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|Title: ||The Effect of Living Arrangements and Parental Attachment on Sexual Risk behaviors and Psychosocial Problems of Adolescents in Dessie Preparatory School, Ethiopia|
|Authors: ||Solomon, Shiferaw|
|Advisors: ||Dr. Mesganaw Fantahun|
Dr. Abeba Bekele
sexual risk behaviors
|Copyright: ||2004 |
|Date Added: ||11-May-2008 |
|Publisher: ||Addis Ababa University|
|Abstract: ||The family environment is critical in supporting healthy adolescent development. Following the
opening of technical and preparatory schools in Ethiopia, it has become necessary for students
particularly of the rural areas to move to the nearby towns for the duration of their training.
However, whether adolescents who come from rural areas (who might lack consistent adult
supervision and exposed to a relatively new environment) are having an elevated sexual-risk
taking behavior and more psychosocial problems remain unanswered.
In an attempt to respond to questions posed on these differential vulnerabilities of adolescents, a
comparative cross-sectional study that examined the effect of living arrangement and parent-teen
connectedness on sexual risk behaviors and psychosocial problems of students was conducted in
Dessie preparatory school, Ethiopia. A sample of 667 students (512 male and 155 female)
completed a pre-tested structured anonymous questionnaire. Qualitative information was
obtained from four focus group discussions and sixteen peer-to-peer interviews segregated by
gender and residence.
We found that living with friends (OR=2.77; 95%CI=1.47, 5.24), alcohol consumption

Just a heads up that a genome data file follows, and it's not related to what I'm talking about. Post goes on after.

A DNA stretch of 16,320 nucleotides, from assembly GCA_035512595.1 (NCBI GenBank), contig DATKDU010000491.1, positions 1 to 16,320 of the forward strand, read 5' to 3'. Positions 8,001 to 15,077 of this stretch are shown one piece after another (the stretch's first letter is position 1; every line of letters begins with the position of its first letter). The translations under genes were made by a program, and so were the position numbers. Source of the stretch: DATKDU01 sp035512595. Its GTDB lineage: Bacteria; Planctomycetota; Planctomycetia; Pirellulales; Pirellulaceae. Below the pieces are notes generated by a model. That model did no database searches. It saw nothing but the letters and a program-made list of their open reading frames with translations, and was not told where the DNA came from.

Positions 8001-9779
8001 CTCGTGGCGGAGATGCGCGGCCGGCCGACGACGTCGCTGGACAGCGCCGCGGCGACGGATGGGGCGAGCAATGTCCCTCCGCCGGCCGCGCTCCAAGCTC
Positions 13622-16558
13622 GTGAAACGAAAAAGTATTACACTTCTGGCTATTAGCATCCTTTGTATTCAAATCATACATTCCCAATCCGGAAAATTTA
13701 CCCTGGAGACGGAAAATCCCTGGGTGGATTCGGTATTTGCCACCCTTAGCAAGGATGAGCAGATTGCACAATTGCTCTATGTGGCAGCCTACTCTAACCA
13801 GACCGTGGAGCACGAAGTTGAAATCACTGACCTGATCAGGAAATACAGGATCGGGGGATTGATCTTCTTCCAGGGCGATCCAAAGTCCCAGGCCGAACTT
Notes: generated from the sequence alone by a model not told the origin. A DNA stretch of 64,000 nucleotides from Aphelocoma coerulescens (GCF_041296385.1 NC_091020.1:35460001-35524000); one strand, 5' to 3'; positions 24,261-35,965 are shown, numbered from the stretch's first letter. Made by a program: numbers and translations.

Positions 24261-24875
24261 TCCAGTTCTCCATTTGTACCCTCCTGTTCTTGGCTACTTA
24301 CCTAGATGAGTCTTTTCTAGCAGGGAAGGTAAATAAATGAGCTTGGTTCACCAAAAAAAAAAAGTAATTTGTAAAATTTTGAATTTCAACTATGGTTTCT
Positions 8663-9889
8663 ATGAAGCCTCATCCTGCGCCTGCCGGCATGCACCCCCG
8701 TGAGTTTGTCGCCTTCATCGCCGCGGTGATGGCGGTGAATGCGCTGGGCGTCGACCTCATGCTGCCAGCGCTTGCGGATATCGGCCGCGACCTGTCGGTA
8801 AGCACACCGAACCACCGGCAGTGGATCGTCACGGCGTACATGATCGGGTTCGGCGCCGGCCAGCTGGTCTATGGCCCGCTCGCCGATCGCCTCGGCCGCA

(OR=1.94; 95%CI =1.24, 3.04), lower perceived family connectedness
(OR=0.97; 95%CI=0.95, 0.99) and parental monitoring (OR=1.70; 95%CI=1.06, 2.73), older age
(OR=4.37; 95%CI=2.11, 9.04), having peer pressure (OR=1.82; 95%CI=1.20, 2.77) and peers
who are sexually experienced were associated with increased odds of sexual activity.
Having a depressive symptom was associated with female gender (OR=1.96; 95%CI=1.18, 3.23)
, lower family connectedness (OR=0.96; 95%CI=0.94, 0.99), lower grade-pointaverage
(OR=1.93; 95%CI=1.01, 3.71), and living with friends (OR=3.16; 95%CI=1.66,
5.00), relatives (OR=2.52; 95%CI=1.28, 4.95) or alone (OR=2.15; 95%CI=1.04, 4.46).
The study revealed that suicide attempt in the past 12 months was linked to having a
history of suicide attempt in the family (OR=2.59; 95%CI=1.09, 6.15) or among friends
(OR=4.32; 95%CI=1.88, 9.94), female gender (OR=2.60; 95%CI=1.05, 6.48) and sexual
activity (OR=3.00; 95%CI=1.27, 7.11).
The overall research finding indicate that living with both biological parents and good parentteen
connectedness are related to better psychosocial health and being sexually abstinent.
The evidence from this study suggests that parents need to know the continued importance of
having good relationship with their adolescents. Youth programs should also address the central
role of familial influences (specifically high levels of parental connectedness and monitoring) in
protecting boys and girls from unsafe sexual behavior and psychosocial problems. Additional
research needs to explore the impact of familial influences on adolescent reproductive and
psychosocial health and preferably use longitudinal designs to determine the stability of the
observed association over time.|
|Description: ||A thesis submitted to the school of graduate studies of Addis Ababa University in partial fulfillment of the requirements for the degree of masters of public health, Department of Community Health, Faculty of Medicine.|
|Appears in:||Thesis - Public Health|
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